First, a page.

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The masochistic Duncan Myth



Every year around this time, I indulge in two doomed dreams: first, that my accursed Minnesota Timberwolves will find salvation in the NBA lottery; and second, that Celtics fans will stop bitching about how they should have gotten Tim Duncan back in 1997.

Let's review. Back in '97, Duncan was everybody's #1 pick. The Celtics had the league's second-worst record, two lottery picks, and the best chance--36.3 percent--of picking first. Instead, the San Antonio Spurs--who had a 21.4 percent chance at the #1 pick--won the lottery, picked Duncan, and became a mini-dynasty (as well as the league's most annoying team).

Don't get me wrong: if I were a Celtics fan, I would have been pissed, too. The problem is this: for the last decade, Celtics partisans have insisted on turning an unlikely-but-not-inconceivable outcome into a stunning twist of fate.

This year is no exception. Consider:
Peter May of the Globe: [A]s history has shown, the indisputable difference-maker in 1997 was Duncan. The Celtics had, by far, the best statistical odds to get him. They didn't come close. [emph. added]

Steve Bulpett of the Herald: The only story in Secaucus that day was green horror. "I couldn't believe what had happened," [Celtics VP Jeff] Twiss said. "...[Y]ou're just sitting there and, oh, my lord...We had far and away the best odds. And then not to get it, it was the most empty feeling." [emph. added]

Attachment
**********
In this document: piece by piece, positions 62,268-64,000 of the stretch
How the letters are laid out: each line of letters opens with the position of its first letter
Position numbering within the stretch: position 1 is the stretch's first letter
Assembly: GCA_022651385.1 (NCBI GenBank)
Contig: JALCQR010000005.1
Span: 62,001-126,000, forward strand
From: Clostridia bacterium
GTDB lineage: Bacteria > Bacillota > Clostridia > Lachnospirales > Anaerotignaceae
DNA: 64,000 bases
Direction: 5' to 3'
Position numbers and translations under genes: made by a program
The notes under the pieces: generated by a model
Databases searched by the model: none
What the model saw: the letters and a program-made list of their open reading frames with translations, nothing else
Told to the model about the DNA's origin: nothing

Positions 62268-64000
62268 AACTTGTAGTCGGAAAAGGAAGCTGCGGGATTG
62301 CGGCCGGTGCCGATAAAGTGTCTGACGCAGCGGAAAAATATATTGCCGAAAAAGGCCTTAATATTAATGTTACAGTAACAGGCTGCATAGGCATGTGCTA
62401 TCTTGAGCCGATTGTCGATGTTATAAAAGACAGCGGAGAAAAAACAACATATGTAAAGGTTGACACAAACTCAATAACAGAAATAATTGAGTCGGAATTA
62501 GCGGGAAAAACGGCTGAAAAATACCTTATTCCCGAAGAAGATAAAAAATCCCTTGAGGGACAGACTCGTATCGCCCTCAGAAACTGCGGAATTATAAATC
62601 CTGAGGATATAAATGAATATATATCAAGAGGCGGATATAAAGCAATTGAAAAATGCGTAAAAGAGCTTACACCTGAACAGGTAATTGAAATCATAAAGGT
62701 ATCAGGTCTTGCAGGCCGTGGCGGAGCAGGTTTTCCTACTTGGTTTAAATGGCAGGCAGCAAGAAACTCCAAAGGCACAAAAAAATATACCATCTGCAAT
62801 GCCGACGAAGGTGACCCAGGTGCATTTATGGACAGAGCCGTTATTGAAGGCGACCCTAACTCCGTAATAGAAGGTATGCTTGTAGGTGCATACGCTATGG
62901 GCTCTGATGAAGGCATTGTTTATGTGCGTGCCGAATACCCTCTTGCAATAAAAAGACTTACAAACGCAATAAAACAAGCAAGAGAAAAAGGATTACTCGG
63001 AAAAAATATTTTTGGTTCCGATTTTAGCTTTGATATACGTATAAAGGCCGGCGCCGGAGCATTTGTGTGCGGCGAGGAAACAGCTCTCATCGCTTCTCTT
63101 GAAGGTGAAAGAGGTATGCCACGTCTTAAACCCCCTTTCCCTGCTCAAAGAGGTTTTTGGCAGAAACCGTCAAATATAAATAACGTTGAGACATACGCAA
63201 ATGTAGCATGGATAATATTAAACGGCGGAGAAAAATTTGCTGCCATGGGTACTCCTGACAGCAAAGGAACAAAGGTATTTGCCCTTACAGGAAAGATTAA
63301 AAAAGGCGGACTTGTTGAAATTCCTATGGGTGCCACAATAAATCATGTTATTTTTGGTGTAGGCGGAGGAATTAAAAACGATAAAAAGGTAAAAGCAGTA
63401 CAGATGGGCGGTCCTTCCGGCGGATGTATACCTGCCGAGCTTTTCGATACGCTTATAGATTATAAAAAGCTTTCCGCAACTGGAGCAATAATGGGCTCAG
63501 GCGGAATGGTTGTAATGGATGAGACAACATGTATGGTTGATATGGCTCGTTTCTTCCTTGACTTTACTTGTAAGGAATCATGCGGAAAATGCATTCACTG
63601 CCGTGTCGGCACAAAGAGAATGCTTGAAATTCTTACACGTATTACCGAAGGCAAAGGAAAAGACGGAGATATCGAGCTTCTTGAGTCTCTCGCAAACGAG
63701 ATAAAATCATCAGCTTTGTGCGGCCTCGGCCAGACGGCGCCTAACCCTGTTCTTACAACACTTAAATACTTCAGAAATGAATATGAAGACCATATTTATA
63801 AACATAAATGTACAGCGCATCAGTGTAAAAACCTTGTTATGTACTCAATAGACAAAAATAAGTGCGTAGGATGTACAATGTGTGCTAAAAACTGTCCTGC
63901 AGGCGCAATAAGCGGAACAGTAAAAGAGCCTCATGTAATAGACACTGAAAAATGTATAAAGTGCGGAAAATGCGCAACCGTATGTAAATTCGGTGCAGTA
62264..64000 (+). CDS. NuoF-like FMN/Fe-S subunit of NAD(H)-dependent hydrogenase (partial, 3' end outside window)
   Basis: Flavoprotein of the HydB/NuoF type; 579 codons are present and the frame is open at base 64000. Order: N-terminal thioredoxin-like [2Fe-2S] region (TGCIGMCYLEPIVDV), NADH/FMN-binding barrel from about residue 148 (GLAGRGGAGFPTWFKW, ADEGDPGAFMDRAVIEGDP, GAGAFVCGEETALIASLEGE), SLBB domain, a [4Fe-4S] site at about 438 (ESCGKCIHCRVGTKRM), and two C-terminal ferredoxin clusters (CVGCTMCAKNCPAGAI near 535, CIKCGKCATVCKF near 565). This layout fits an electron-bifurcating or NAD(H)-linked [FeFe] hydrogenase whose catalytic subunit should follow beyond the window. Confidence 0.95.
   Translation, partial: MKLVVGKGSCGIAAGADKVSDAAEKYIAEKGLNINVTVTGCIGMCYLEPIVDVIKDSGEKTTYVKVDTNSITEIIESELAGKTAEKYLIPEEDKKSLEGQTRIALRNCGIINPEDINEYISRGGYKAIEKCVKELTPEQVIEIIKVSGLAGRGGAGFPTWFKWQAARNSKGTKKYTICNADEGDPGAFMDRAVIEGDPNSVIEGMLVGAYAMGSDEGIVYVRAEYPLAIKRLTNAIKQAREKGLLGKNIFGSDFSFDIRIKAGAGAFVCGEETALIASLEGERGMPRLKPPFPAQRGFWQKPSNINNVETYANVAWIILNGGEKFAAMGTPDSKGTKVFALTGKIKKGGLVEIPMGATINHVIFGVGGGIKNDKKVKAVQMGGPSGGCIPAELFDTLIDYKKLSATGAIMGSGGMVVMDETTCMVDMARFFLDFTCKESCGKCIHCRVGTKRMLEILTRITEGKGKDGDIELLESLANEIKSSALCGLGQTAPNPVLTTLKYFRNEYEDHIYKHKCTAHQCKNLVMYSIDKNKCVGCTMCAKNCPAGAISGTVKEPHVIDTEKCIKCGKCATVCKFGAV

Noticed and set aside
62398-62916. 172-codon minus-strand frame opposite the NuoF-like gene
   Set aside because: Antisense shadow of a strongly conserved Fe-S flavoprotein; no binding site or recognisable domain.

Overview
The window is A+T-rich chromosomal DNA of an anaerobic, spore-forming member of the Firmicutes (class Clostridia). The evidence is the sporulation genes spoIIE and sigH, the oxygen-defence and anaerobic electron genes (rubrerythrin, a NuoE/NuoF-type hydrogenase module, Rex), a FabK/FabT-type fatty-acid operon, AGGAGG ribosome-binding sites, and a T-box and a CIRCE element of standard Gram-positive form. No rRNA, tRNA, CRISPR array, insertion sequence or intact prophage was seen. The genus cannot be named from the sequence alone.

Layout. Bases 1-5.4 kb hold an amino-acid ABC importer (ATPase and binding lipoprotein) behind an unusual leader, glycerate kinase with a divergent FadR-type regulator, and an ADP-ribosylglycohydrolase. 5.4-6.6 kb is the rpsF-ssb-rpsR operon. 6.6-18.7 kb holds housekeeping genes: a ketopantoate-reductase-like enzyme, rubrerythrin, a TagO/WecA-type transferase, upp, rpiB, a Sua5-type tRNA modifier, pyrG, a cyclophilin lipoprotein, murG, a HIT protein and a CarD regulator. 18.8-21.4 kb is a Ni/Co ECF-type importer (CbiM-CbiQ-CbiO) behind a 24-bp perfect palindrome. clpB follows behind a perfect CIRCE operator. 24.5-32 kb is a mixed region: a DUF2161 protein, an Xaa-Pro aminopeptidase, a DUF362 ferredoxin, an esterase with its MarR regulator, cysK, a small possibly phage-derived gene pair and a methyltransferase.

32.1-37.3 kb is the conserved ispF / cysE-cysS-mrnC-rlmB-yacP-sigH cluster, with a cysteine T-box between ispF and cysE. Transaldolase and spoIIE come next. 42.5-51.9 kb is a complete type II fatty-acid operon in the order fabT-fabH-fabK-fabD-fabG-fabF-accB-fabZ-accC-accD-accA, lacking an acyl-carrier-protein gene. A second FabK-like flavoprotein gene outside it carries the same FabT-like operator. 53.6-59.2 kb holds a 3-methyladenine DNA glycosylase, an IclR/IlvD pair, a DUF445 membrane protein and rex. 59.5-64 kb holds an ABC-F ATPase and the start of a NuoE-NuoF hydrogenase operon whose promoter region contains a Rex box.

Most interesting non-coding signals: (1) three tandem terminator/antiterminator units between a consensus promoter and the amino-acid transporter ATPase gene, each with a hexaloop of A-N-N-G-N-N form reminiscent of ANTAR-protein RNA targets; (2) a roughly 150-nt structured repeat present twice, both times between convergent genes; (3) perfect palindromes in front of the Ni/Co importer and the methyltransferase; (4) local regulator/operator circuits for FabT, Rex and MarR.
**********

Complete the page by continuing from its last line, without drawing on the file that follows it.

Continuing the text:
Sean Deveney of Sporting News: Thee Celtics had two picks in the 1997 NBA lottery and a 36.3 percent shot at the No. 1 pick. With Wake Forest's Tim Duncan having just wrapped up his senior season, the future looked bright — so bright that Rick Pitino was lured away from the University of Kentucky with a 10-year contract to coach the team and direct its personnel.
Pitino has terrible judgment, so his thinking there makes complete sense. But you Celtics fans are smarter than this. My best guess is that torturing yourselves with the Duncan Myth A) provides some kind of masochistic satsifaction and B) lets you avoid admitting just how sorry the state of the franchise currently is.

Of course, I'd trade McHale for Ainge in a heartbeat.

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